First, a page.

Countless examples across the country (and arguably the world) suggest that “planning across boundaries” is fast becoming one of the major puzzles in land-use policy. This puzzle is defined by two fundamental points. First, the territory of many land use problems transcends the legal and geographic reach of existing jurisdictions and institutions (public, private, and other). This mismatch between the geography of the problem and the geography of existing institutions leads to the second point: the people affected by such problems have interdependent interests, which means that none of them have sufficient power or authority to adequately address the problems on their own.
As we move into the twenty-first century, there seem to be three basic responses to this planning puzzle: (1) create new regional institutions; (2) realign existing institutions to correspond to the geography of the problem; and (3) engage people with diverse interests and viewpoints in more informal, ad hoc regional forums. Whether formal or informal, top-down or bottom-up, regional initiatives provide opportunities that would not otherwise exist to solve land-use problems that transcend multiple jurisdictions, sectors, and disciplines.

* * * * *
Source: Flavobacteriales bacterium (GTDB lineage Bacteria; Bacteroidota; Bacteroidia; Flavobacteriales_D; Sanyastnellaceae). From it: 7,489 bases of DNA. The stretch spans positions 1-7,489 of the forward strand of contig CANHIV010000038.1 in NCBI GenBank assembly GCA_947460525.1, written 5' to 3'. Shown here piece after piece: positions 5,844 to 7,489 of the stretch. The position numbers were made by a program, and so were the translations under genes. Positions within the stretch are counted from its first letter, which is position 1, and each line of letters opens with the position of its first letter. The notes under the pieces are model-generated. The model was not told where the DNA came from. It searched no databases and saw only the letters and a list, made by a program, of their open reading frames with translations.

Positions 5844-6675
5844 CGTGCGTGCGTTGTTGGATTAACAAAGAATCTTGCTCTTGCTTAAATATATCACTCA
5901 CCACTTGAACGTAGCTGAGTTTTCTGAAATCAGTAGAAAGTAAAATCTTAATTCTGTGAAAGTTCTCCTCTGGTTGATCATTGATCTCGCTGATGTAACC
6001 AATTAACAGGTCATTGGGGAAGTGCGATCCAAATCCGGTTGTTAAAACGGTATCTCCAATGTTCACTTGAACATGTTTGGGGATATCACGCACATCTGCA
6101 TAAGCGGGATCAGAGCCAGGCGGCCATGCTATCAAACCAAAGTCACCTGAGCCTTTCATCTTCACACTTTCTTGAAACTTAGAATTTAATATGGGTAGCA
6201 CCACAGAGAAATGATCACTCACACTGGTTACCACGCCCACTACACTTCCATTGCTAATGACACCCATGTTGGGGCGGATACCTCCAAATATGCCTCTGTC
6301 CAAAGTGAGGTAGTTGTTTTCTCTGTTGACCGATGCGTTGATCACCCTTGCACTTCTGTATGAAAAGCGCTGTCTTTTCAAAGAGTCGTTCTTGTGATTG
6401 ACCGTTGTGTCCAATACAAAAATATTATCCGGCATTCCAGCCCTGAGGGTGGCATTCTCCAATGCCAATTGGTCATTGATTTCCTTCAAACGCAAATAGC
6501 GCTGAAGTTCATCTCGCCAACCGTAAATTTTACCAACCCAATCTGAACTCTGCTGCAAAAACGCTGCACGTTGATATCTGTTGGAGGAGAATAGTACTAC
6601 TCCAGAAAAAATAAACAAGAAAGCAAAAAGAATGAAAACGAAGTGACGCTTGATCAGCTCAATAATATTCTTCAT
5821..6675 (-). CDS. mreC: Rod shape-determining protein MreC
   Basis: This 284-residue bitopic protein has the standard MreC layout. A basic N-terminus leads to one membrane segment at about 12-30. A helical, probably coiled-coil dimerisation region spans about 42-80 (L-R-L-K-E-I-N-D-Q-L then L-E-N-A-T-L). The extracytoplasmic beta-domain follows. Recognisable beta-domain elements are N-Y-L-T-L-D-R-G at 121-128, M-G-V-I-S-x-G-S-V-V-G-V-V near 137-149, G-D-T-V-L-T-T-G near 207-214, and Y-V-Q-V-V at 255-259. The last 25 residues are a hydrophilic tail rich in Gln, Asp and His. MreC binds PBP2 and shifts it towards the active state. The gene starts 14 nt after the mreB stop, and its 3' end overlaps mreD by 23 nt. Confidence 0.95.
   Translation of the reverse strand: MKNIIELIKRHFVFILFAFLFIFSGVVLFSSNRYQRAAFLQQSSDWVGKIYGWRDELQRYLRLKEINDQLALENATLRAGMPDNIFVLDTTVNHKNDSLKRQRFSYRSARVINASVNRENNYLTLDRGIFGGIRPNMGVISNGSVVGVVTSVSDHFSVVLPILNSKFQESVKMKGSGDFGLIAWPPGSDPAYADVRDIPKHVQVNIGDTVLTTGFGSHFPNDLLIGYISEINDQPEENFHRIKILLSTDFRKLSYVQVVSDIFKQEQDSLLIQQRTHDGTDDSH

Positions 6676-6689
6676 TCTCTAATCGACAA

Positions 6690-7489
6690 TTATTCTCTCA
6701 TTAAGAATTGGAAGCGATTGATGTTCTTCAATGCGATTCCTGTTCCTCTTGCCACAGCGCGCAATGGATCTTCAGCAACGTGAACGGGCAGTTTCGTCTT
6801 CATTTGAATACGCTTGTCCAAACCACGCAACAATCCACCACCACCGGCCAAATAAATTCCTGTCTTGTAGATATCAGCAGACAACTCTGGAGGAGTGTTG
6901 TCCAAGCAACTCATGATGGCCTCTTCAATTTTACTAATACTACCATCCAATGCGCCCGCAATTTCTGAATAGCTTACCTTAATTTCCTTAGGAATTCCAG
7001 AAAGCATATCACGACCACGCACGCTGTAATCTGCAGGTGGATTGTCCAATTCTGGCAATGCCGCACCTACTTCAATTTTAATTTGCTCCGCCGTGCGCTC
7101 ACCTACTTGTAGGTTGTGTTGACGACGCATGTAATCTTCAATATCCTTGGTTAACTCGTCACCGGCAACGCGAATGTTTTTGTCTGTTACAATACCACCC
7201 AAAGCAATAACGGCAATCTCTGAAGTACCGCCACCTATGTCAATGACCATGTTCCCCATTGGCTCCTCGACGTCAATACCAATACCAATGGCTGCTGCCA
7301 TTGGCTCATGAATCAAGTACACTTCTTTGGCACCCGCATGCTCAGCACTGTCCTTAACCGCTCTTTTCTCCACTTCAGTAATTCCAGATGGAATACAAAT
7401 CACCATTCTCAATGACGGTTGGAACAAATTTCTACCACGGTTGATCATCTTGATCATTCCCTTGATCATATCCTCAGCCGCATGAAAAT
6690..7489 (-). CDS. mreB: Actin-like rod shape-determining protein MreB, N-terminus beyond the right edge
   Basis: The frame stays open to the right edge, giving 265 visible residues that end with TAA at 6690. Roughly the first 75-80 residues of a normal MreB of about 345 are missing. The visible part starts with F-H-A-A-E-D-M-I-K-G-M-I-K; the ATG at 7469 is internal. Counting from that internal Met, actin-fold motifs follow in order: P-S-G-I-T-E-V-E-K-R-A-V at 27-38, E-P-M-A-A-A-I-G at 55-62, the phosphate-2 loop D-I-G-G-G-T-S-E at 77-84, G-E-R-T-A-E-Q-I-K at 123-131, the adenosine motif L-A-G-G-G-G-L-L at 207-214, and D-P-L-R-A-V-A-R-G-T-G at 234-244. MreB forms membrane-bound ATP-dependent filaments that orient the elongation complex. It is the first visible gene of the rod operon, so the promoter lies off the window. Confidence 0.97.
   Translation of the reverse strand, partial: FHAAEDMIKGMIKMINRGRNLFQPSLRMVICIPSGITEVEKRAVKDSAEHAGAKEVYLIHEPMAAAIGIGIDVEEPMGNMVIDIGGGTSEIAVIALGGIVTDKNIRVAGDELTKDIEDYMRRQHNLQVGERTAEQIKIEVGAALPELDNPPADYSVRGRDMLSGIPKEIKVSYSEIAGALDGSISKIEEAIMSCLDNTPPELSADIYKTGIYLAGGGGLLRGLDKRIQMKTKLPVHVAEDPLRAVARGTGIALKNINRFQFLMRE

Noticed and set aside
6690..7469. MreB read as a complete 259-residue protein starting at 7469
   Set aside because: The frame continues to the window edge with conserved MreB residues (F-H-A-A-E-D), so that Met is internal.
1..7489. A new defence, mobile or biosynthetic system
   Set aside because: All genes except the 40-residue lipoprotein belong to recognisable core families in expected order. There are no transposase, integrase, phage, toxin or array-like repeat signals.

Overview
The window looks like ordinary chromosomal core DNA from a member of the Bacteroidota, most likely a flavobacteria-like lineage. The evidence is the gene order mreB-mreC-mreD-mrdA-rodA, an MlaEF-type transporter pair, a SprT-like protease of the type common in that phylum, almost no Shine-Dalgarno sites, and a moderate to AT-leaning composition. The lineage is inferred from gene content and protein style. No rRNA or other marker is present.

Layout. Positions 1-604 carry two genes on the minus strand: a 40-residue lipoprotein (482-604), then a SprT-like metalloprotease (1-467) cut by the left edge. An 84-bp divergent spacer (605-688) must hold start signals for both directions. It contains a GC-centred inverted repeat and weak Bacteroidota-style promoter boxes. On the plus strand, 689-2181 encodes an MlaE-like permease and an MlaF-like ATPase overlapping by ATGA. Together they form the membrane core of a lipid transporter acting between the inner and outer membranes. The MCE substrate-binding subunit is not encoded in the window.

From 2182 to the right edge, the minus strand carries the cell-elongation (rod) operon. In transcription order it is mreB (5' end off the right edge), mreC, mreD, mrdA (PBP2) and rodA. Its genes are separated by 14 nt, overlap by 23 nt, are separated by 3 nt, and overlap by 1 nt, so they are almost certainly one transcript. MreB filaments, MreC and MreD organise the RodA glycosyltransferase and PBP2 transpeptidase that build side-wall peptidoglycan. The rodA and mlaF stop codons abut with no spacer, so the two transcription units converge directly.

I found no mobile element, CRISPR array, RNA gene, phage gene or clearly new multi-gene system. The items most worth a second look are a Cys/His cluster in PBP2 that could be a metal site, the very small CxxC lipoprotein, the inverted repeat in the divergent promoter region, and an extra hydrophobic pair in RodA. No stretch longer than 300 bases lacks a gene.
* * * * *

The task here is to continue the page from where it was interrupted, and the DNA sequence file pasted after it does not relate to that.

The purpose of this workshop is to both build and share knowledge about regional collaboration. It highlights some of the most promising case studies around the country, focusing on what works, what doesn’t, and what lessons can be transferred. The workshop is also an opportunity to examine emerging policy issues, and to share the practical skills that the Lincoln Institute and others have gleaned over the years through research and hands-on clinics. Toward the end of the workshop, participants have an opportunity to apply what they have learned and develop an action plan on a regional land-use issue that is important to them.
For more information on this professional development course, please contact the Center.
The Center, in partnership with the Lincoln Institute of Land Policy, maintains a web site dedicated to regional collaboration.